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Home / Business / Modi govt allows non-telecom players to set up captive private networks

Modi govt allows non-telecom players to set up captive private networks

Centre’s decision is a jolt to Bharti Airtel, Reliance Jio and Vodafone Idea
Broadband India Forum  — whose members include tech giants Google, Amazon, Meta, Tata Consultancy Services (TCS) — had made a strong pitch for the direct allocation of spectrum to private 5G networks at a nominal administrative fee.
Broadband India Forum — whose members include tech giants Google, Amazon, Meta, Tata Consultancy Services (TCS) — had made a strong pitch for the direct allocation of spectrum to private 5G networks at a nominal administrative fee.
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Our Special Correspondent   |   New Delhi   |   Published 16.06.22, 02:35 AM

The Modi government has permitted non-telecom players to establish captive private networks overriding objections from the cellular operators.

The move to allow private 5G networks has generated a heated war of words between influential industry bodies: COAI, which represents telecom firms, and Broadband India Forum (BIF), which represents tech companies such as TCS, Amazon, Google and Facebook.

The COAI has argued that private networks will “diminish the revenue so much that there will be no viable business case left for the telecom service providers”.

The BIF has labelled the idea of revenue loss a “misconception” and said more business activity will lead to companies spending more on external communications.

“Enterprises setting up captive non-public networks (CNPNs) may obtain the spectrum directly from DoT and establish their own isolated network,” said the notice inviting applications .

The NIA, though, said “DoT would undertake demand studies, and thereafter seek recommendations of the telecom regulator for direct assignment of spectrum to such enterprises”.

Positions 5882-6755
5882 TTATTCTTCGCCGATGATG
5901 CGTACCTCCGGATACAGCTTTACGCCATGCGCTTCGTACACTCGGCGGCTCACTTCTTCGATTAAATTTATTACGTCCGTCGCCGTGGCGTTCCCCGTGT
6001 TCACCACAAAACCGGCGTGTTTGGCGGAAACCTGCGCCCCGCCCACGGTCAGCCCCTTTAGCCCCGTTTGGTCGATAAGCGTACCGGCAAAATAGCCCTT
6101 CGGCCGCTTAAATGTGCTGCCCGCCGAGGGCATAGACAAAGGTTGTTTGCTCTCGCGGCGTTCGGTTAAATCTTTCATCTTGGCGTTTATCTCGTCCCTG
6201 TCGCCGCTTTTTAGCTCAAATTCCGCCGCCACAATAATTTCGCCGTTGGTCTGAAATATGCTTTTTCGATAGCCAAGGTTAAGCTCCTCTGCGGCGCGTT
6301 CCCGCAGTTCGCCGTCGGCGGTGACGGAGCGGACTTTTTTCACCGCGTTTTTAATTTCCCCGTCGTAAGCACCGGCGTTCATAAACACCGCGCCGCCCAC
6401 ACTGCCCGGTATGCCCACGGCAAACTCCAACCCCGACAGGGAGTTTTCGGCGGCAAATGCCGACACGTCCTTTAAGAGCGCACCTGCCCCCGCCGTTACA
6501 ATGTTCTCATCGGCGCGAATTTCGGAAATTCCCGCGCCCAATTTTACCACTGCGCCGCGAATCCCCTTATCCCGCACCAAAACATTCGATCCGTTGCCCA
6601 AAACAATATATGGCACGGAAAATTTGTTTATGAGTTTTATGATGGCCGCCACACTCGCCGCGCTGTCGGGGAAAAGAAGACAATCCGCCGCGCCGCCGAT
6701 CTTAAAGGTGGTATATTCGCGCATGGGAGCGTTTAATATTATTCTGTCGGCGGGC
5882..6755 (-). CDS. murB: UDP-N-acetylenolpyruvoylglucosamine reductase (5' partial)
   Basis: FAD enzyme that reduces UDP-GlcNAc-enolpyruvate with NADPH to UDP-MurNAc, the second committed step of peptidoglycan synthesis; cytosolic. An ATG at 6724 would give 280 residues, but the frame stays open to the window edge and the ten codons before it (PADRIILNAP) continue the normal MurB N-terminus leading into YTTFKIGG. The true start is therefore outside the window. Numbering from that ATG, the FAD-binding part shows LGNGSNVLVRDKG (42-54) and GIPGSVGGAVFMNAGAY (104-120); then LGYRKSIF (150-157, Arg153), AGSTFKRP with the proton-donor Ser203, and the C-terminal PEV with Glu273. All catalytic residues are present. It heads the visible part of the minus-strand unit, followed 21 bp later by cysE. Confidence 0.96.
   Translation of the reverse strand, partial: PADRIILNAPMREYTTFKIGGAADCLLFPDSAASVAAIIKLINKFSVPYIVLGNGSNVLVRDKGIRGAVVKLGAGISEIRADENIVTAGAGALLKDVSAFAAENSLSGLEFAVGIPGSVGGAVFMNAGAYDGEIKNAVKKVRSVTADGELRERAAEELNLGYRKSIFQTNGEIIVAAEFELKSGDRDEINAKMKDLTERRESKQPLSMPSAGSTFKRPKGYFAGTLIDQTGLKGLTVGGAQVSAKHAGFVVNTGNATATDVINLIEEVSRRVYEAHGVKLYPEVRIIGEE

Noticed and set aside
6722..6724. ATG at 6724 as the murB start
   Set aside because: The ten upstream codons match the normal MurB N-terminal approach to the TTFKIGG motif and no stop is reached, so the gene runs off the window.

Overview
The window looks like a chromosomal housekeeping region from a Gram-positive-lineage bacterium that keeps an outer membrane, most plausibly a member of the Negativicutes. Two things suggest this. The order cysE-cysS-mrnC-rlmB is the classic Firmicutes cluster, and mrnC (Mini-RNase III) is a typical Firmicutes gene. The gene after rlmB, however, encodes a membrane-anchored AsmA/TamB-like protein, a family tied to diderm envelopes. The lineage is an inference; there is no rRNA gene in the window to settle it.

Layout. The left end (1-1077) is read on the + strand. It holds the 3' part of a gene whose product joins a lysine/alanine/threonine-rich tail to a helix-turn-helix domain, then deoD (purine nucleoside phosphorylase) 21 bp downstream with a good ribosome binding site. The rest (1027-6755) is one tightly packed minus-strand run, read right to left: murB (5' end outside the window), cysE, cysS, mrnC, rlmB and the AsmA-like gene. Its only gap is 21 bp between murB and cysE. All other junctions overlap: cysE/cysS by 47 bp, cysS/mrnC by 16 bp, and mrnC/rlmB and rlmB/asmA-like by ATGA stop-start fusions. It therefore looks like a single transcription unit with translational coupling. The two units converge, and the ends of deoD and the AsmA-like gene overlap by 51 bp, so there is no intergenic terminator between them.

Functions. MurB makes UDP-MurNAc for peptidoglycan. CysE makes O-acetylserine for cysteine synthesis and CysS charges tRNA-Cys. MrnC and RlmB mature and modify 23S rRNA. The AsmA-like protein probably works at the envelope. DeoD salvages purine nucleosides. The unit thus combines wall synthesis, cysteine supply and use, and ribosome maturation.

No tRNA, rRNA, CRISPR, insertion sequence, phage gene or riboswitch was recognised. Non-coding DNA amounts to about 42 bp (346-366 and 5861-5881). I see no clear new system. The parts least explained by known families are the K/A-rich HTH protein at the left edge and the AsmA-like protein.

Analysts said the telcos would potentially stand to lose out heavily on future 5G enterprise business revenues, estimated to make up around 40 per cent of the overall 5G revenues.

Telecom analyst Mahesh Uppal said "it is not clear how private networks will be implemented. Telcos are expected to oppose the move. There is a lack of clarity on spectrum pricing for private networks. The 5G auction is already delayed and I don't see aggressive bidding by telcos. The separation of private networks puts a question mark on the business case for 5G."

Airtel and Jio had vehemently opposed the proposal from the likes of Tata Consultancy Services who sought spectrum directly  run its own private 5G enterprise network.

The Cellular Operators Association of India (COAI) had last week written to telecom minister Ashwini Vaishnaw stating that “any move to directly allocate spectrum to non-telco enterprises, would degrade the 5G services business case for telcos and make capex-intensive 5G network rollouts meaningless for them”.

Game-changer

The BIF which is in favour of private networks, said the Cabinet’s decision is a forward-looking step that will drive digital transformation, augment industry efficiencies and lead to greater economic benefits.

A private 5G network enables enterprises to dedicate bandwidth for robotics and industrial IoT, with control over data, security and networks. It can be tailored for specific industry needs.

With inputs from Reuters



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